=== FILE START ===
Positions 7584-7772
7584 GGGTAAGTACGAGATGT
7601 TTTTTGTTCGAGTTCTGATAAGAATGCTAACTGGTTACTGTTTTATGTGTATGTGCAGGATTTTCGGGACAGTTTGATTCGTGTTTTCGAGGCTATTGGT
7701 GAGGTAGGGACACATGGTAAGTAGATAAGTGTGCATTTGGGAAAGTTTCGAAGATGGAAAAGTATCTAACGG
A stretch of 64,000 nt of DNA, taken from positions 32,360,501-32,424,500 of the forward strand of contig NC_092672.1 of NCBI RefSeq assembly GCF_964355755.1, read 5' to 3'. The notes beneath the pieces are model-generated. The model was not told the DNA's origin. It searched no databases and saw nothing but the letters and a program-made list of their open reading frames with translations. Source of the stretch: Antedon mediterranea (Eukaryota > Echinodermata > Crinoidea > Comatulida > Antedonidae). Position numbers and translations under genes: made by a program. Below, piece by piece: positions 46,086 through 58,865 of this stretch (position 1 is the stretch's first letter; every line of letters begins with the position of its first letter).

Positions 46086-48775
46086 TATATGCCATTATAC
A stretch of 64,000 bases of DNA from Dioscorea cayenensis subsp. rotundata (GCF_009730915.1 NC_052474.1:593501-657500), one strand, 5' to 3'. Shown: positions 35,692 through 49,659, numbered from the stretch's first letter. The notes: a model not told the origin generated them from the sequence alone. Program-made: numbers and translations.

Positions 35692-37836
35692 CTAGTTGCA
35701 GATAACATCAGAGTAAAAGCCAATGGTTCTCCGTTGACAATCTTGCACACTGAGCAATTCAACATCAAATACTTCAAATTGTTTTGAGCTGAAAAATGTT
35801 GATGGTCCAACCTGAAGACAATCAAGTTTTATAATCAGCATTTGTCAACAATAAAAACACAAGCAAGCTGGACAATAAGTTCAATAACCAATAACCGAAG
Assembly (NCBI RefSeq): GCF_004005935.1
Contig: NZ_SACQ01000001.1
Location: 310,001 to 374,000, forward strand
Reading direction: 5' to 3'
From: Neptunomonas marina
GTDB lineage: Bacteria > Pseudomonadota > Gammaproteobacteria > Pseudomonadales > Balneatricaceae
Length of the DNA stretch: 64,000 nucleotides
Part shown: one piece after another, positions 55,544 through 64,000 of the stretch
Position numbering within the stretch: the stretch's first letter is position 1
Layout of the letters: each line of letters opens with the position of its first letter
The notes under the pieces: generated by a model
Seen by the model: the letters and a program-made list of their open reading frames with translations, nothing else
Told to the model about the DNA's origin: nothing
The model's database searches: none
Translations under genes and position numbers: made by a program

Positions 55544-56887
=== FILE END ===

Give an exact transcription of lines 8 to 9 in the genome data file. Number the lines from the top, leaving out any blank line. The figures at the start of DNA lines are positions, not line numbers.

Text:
A stretch of 64,000 bases of DNA from Dioscorea cayenensis subsp. rotundata (GCF_009730915.1 NC_052474.1:593501-657500), one strand, 5' to 3'. Shown: positions 35,692 through 49,659, numbered from the stretch's first letter. The notes: a model not told the origin generated them from the sequence alone. Program-made: numbers and translations.

Positions 35692-37836